Perkins Gilman, “Why I Wrote the Yellow Wallpaper”

When I read the story, I thought the purpose was to scare the readers or to at least make them feel a sense of eeriness. Dr. Jerz says to not ‘diagnose’ a story for a final solution, because that will cease all discussion. That being said, saying that the woman was mentally ill or that no one should be confined stops all discussion for the story. After reading Gilman’s ‘Why I Wrote the Yellow Wallpaper’, I saw the story in a different light when it said “It was not intended to drive people crazy, but to save people from being driven crazy, and it worked”. The story helped others see that confinement worsens mental illness, but doesn’t this statement contradict what Jerz was saying in class? Gilman is eliminating any discussion to happen; he is ‘diagnosing’ the story.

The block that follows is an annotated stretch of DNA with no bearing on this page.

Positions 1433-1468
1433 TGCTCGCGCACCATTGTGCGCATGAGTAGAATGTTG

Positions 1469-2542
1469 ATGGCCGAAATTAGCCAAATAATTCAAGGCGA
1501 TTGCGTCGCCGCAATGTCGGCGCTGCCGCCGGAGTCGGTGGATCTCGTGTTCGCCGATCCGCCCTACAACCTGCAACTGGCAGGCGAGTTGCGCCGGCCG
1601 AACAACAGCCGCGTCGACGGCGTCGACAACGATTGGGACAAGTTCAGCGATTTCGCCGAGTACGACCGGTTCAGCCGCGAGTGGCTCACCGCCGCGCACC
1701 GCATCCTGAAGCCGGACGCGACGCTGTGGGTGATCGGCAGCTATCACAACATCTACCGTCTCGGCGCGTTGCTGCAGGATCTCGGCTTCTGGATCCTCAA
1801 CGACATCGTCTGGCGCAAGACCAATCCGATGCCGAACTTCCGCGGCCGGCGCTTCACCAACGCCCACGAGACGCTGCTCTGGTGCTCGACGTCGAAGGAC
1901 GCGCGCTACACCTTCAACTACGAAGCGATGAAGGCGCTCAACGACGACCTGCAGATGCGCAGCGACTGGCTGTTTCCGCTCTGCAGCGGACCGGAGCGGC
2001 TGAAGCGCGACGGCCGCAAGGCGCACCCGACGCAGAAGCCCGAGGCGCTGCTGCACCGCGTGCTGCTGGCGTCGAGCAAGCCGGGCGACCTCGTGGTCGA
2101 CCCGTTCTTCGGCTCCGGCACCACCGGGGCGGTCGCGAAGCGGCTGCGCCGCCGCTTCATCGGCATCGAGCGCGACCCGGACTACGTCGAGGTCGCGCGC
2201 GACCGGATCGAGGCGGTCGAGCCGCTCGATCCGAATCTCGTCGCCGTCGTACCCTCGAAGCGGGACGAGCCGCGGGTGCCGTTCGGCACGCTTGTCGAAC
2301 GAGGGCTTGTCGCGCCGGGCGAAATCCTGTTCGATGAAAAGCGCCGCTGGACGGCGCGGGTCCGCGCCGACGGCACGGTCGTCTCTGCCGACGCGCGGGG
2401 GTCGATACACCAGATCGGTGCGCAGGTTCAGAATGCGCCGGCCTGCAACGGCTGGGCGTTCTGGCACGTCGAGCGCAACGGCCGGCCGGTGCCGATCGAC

via Perkins Gilman, “Why I Wrote the Yellow Wallpaper”.

One thought on “Perkins Gilman, “Why I Wrote the Yellow Wallpaper””

  1. I think there could still be discussion even over the statement, like how did the story save people… did the “scare factor” in the story help in saving people…. why did Gilman embellish her experience and how did the embellishment help save people…. could her real life experiences had helped people or do people only respond to the extremes….
    I don’t think Gilman gave enough of a diagnosis or enough telling information to halt all discussion. Sure she told that she had a nervous breakdown and lapsed into a melancholic state, but she also said that she embellished and exaggerated her story. She gave the reason why she wrote it, but its leaves up to discussion how it worked, why she chose to exaggerate certain aspects etc.
    I think if “Why I Wrote…” had been longer and more detailed then perhaps that would have halted all discussion. What do you think?

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